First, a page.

Love One Another! 8/2007 → Christian family
“Suffering accepted and borne together with others is joy”
Last summer, my family and I drove out to visit my godfather in the village where I was born. He is the husband of my deceased father’s sister, the last remaining member of that side of my family. My aunt is eighty-two years old and has been bedridden for three years. All this time my uncle has been looking after her. I was so impressed and charmed by what I saw that I just have to tell you about him.
My uncle is eighty-eight years old, enjoys robust health, and is
full of good humor. He has an excellent memory and is a marvelous
storyteller; and he has things to relate, for he has survived two
world wars and a concentration camp. He says he has prayed all his
life, especially in hard times. He always wears a holy medal — the
childhood gift of his mother. He says prayer is raising oneself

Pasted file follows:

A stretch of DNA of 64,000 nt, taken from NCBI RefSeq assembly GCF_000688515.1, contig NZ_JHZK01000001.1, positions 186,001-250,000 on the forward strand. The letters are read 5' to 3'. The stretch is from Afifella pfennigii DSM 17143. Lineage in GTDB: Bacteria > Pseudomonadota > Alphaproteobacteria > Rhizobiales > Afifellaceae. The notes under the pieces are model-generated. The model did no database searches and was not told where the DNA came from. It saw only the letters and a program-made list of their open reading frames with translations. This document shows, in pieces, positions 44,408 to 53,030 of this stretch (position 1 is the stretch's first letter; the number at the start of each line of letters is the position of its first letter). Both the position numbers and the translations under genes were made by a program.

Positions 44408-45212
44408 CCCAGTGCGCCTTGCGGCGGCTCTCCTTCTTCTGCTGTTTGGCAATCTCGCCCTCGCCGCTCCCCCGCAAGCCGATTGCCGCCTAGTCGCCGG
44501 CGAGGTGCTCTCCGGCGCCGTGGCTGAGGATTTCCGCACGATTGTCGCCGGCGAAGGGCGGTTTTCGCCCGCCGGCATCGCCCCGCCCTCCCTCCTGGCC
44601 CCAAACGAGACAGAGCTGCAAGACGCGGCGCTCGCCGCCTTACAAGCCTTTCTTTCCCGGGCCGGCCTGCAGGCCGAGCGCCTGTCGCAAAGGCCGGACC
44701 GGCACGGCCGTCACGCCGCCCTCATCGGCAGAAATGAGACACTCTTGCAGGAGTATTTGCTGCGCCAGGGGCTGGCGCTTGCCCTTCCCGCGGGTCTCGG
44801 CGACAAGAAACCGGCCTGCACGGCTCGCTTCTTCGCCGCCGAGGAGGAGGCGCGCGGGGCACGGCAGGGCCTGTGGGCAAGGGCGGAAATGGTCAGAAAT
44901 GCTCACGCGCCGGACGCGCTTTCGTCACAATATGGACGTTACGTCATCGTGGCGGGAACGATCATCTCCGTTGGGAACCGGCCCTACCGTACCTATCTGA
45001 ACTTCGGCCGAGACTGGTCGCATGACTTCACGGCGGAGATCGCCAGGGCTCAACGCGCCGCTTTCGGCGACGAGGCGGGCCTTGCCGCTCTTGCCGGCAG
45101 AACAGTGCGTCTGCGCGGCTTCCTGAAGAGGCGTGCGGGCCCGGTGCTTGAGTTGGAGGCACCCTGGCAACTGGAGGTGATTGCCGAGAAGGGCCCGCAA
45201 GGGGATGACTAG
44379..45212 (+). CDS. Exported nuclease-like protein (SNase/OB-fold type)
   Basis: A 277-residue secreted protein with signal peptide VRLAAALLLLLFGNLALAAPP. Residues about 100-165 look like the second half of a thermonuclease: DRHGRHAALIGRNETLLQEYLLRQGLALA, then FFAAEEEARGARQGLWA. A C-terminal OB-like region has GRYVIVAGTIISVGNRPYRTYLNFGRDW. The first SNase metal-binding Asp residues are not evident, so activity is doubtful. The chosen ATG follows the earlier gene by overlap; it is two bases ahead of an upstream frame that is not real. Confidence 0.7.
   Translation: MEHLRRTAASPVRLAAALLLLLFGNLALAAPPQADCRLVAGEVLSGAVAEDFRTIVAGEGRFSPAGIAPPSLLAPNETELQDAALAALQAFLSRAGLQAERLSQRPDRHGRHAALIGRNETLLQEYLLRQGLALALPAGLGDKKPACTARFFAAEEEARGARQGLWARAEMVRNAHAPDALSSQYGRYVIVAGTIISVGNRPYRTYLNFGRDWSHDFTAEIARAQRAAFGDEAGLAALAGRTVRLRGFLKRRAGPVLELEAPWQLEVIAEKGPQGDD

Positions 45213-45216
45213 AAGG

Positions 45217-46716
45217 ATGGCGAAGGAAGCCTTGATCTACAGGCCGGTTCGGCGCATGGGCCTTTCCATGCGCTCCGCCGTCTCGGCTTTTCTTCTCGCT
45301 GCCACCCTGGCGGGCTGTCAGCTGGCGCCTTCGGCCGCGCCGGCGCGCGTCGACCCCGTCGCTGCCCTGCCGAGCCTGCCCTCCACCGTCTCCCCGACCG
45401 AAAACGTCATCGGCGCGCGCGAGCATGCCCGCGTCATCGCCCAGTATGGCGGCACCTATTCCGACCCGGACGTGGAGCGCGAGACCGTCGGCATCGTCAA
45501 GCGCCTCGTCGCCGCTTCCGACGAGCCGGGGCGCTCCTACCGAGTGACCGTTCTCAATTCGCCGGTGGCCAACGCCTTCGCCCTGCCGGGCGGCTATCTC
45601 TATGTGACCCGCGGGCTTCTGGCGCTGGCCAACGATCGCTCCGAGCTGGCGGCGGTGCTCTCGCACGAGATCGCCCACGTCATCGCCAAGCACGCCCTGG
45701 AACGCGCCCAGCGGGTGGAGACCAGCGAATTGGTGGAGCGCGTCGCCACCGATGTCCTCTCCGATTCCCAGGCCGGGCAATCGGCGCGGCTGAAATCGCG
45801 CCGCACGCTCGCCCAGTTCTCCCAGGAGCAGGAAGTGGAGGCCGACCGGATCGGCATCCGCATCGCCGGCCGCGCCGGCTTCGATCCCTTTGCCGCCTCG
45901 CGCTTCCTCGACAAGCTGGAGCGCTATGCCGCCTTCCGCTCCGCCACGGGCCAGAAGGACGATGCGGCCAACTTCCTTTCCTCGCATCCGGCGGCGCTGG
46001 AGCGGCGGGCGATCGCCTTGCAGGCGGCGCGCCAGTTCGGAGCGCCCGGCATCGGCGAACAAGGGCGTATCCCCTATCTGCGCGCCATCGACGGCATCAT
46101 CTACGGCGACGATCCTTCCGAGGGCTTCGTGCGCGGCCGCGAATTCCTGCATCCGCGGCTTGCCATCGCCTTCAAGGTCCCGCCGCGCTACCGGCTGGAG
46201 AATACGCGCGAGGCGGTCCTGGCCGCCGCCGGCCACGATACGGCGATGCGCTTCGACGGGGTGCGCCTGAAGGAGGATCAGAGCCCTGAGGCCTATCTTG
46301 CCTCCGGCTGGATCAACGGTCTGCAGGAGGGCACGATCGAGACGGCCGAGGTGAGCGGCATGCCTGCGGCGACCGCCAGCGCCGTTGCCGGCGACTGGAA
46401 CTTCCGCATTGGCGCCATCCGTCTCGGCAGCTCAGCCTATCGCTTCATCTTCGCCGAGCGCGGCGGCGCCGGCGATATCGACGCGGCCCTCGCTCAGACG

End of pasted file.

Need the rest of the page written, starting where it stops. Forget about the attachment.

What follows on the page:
to God, directing one’s thanks and petitions to Him. He prays
with my aunt, though praying the rosary and the litanies is becoming
increasingly difficult for her, as she is losing her memory. It
sounds awful, but my aunt is turning into a “vegetable.”
But not for my uncle. With true devotion, he washes her, changes
her napkins, dresses her, feeds her — and always without any
show of impatience. He has lived with her for sixty years and loves
her still. Having watched them, I can state that the Sacrament of
Matrimony is a gift, but it is also a pledge of caring for the other
to the end of one’s days.
I envy my aunt and would like to be treated like her one day. In our shallow, arid world such an uncle shines out like a diamond. I wish him good health. I am so proud of him.